I defended TNG during its first two seasons when other old-school fans were tempted to write it off.

When I do actually criticize aspects of the show, it’s actually out of love for the concept, much as David Gerrold did in his 1973 treatise, THE WORLD OF STAR TREK.

78. keachick - January 20, 2011

Yes, it is true that we have a modern communication/telecom and internet infrastructure. We’ve got most of the computer stuff, all the latest Macs, Ipads, Blackberrys, Plasma and LCD TVs, people with their own satellite dishes etc. We were the first to get Windows 95, because NZ is ahead of everyone by at least two hours. We were the first to see the dawn of the new millenium.

However, in the seventies and eighties, there was not a lot here about Star Trek. Perhaps I wasn’t looking hard enough, but I can’t recall there being conventions, merchandise or anything like that. Not that I am that interested in wearing fake Starfleet uniforms anyway. As I said, I can only recall seeing one documentary about Star Trek (TOS). No doubt there were comics around, but I could never find them, nor the kind of merchandise I had read was available in the US. It is still very likely that if I wanted any merchandise I would have to order it through mail order or whatever. Not that I am complaining. I don’t need that stuff, I never have.

Bear in mind, NZ did not get its third television channel until 1991. We have about six or seven free to air channels, more than adequate a number; some would say – too many. People like a variety of television shows, from the UK, USA, Australia mostly; always have, but we don’t seem to get into this fandom stuff much.. most of the time, or we keep it to ourselves, as I have for the most part.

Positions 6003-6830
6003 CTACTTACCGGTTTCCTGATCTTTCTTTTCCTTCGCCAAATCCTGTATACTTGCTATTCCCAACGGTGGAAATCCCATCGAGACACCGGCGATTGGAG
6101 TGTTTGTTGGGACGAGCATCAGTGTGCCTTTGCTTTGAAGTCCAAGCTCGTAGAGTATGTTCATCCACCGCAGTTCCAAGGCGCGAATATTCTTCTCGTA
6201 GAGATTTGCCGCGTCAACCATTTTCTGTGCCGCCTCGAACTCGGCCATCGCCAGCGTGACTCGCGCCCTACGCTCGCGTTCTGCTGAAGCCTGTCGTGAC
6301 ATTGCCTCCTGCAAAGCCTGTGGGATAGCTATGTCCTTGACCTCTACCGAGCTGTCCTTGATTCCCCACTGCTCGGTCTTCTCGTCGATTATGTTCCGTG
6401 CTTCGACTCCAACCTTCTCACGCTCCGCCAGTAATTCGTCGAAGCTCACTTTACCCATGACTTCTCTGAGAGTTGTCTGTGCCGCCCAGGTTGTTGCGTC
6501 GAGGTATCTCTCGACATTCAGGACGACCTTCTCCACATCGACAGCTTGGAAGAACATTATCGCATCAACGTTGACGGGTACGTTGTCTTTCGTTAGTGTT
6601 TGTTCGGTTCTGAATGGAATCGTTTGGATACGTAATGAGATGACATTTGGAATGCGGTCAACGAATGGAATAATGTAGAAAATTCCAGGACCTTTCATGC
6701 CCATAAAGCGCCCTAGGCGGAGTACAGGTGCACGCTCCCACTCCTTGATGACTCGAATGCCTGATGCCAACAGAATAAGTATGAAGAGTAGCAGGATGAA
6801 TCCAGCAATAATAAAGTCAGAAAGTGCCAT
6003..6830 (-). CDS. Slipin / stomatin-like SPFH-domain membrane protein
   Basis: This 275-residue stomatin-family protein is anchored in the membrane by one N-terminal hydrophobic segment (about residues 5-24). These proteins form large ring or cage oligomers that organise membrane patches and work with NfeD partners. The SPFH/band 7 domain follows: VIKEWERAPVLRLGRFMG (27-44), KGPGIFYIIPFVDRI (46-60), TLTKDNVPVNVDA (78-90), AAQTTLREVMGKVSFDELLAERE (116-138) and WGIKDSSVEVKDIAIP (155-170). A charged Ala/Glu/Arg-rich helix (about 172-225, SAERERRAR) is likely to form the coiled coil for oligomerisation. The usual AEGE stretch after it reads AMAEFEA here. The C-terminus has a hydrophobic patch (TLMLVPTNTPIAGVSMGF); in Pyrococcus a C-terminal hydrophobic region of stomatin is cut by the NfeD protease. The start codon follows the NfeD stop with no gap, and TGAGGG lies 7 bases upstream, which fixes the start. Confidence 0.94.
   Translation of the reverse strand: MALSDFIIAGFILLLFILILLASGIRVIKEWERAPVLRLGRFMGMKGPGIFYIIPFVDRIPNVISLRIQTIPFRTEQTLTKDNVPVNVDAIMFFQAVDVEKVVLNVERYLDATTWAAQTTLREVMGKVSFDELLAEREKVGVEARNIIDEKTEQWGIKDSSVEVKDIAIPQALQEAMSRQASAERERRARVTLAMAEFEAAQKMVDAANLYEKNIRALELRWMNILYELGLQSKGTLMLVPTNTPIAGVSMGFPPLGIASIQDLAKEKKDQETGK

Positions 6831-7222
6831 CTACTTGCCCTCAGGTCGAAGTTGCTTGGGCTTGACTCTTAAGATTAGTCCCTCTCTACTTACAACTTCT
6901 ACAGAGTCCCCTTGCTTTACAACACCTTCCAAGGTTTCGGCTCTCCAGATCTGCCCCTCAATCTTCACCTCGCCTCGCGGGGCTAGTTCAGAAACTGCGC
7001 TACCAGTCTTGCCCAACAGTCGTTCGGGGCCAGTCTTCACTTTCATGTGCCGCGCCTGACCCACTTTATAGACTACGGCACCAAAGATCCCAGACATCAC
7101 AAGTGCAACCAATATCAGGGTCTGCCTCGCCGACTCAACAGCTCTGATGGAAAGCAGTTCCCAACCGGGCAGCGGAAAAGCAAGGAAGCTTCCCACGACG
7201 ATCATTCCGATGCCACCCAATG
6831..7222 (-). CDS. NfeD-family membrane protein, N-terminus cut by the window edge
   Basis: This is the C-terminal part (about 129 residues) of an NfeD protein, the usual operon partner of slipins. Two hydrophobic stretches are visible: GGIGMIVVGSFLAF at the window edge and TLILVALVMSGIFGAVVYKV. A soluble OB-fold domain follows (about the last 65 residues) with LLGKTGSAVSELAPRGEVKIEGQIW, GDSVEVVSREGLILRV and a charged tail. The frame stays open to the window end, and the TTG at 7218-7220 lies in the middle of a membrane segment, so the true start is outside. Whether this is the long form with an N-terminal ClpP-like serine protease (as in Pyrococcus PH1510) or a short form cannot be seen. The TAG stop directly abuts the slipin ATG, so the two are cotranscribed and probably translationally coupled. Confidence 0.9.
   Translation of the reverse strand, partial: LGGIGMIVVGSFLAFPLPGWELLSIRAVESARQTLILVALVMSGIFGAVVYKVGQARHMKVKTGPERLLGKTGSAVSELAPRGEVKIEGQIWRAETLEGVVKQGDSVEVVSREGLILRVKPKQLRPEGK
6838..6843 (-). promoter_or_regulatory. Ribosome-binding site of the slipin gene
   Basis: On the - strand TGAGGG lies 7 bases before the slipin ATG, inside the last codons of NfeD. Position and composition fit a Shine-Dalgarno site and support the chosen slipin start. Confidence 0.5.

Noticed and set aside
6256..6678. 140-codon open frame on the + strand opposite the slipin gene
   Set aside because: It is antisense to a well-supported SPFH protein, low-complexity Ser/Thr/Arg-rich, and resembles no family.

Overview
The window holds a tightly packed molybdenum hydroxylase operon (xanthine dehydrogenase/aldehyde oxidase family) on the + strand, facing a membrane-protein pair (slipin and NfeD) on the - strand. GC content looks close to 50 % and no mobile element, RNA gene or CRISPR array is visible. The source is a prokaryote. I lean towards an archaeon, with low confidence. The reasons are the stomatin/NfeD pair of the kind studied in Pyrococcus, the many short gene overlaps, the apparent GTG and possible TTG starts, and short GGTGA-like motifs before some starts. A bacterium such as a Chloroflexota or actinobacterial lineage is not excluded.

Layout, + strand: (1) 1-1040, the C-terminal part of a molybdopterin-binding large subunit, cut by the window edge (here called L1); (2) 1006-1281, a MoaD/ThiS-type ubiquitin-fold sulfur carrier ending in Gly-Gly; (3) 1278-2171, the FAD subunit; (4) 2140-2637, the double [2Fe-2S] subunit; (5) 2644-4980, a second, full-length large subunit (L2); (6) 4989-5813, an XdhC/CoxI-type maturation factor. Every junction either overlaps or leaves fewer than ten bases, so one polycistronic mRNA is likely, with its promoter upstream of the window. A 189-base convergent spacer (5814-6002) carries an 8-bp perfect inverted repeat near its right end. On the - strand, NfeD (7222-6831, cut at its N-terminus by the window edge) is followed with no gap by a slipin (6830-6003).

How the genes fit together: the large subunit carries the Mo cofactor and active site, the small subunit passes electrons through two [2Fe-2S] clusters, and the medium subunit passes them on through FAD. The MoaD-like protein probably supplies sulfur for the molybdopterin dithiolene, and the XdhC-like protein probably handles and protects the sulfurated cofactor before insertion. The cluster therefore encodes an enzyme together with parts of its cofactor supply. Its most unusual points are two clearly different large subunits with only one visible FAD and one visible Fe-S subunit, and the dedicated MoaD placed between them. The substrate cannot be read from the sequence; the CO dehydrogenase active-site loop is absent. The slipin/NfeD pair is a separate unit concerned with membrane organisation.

I can only speak for myself.

79. DesiluTrek - January 21, 2011

After 45 years, and 20 years since his death, there sure seems to have developed a lot of revisionism and bile about Gene Roddenberry and the creation of Star Trek.

Interesting how some can blast Roddenberry as a “hack” and at the same time cite him for hiring Gene Coon, yet not give him credit for doing that. And we know his contributions were far greater than just that.

A commercial television show on a mainstream network owned by a major corporation is a collaborative effort full of compromises. It is not art, it is designed to sell soap, and if you’re lucky, you get to engage in some creativity and messaging that makes it a cut above the norm. Roddenberry had to make some compromises to sell Star Trek, but he did stand his ground on the Spock character, which made all the difference. He did have an eye for talent in the collaborators he hired for the show, from those behind the scenes to the actors he helped cast, and the chemistry they had. (I don’t buy Landau’s claim, which isn’t new; Roddenberry knew and liked Nimoy for Spock from the first, based on his appearance on “The Lieutenant.” Landau was a backup plan.)

Was Roddenberry a perfect model of a human being? No. Who is? Was he responsible for creating something that proved to be far greater than the sum of its parts? Absolutely. So I respectfully say to the revisionists who seem to take delight in trashing the man and his legacy — screw off!

(And a p.s.: The Pioneers of Television series has been rather lame from its outset, unfortunately typical of much of what’s on PBS these days.)

80. Harry Ballz - January 22, 2011

Desilu Trek, I LOVE a reasonable argument. You write real purty! Where do I sign up?

81. keachick - January 22, 2011

Some people are more (grand) ideas people while others are more the nuts n bolts type people. I suspect that Gene Roddenberry fitted more in the former category and realising his limitations, had the insight and foresight to find the most talented people he could to flesh out his ideas and bring something of their own as well.

That is a great skill in itself. Kudos to Gene Roddenberry -creator of Star Trek!

82. MJ - January 22, 2011

@81. Exactly. Part of the genius of Gene is that he surrounded himself with outstanding people to implement his vision. is represented by Gorilla Nation. Please contact Gorilla Nation for ad rates, packages and general advertising information.